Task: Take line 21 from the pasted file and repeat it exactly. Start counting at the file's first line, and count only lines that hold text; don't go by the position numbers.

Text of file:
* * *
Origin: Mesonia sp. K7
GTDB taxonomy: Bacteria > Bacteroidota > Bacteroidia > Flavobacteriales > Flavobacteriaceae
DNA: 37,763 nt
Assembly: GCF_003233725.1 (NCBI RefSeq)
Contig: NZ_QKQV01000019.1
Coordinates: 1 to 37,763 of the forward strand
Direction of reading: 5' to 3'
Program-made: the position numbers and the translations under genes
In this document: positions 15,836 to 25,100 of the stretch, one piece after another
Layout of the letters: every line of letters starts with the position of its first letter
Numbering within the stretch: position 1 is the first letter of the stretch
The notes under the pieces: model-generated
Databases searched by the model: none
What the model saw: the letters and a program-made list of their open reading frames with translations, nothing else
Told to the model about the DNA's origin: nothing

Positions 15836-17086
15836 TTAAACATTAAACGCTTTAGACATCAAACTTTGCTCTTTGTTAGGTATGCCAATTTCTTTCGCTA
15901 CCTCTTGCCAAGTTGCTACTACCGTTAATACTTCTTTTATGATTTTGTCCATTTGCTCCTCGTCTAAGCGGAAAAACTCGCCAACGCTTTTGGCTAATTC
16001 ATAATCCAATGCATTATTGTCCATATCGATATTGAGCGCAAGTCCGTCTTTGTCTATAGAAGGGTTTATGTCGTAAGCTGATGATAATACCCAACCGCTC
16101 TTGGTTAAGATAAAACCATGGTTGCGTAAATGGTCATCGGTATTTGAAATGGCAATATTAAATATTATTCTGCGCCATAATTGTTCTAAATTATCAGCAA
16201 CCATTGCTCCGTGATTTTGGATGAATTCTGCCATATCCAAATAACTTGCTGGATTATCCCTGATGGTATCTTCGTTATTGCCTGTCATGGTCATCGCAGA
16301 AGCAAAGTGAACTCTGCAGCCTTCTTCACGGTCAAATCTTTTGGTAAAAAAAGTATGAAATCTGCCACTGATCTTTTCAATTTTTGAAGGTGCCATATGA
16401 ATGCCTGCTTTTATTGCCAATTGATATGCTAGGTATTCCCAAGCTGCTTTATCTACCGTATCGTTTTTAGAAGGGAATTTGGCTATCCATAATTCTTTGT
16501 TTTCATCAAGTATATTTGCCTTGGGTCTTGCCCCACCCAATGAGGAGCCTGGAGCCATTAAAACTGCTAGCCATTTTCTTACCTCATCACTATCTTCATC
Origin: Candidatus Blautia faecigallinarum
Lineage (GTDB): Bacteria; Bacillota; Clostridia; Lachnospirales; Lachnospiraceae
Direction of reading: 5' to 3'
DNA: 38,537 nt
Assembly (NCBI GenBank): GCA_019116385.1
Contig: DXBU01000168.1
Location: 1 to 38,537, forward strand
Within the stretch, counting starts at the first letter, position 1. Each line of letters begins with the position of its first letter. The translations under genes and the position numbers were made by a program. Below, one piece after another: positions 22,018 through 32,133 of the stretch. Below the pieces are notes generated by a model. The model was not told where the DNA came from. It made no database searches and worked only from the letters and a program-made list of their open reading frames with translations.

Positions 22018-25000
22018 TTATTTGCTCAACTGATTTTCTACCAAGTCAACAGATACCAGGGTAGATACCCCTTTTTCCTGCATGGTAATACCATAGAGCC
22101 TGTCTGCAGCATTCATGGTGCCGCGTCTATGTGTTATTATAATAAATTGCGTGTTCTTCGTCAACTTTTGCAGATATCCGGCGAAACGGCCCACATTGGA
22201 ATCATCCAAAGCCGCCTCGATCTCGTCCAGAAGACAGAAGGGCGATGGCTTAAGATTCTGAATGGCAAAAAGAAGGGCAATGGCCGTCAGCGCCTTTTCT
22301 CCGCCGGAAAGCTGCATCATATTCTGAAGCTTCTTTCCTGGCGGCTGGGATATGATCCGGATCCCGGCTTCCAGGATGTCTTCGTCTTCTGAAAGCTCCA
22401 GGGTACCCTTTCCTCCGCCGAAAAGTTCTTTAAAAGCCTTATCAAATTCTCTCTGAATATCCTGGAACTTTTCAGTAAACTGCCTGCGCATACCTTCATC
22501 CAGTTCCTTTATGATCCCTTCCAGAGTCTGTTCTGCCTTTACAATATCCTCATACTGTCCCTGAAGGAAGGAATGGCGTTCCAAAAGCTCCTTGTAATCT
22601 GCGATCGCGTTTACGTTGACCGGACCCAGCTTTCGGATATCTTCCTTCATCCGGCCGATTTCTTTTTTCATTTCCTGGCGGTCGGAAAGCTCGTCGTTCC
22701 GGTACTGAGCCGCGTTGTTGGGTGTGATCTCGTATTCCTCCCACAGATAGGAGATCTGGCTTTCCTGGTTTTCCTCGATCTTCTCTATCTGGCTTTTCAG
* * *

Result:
16201 CCATTGCTCCGTGATTTTGGATGAATTCTGCCATATCCAAATAACTTGCTGGATTATCCCTGATGGTATCTTCGTTATTGCCTGTCATGGTCATCGCAGA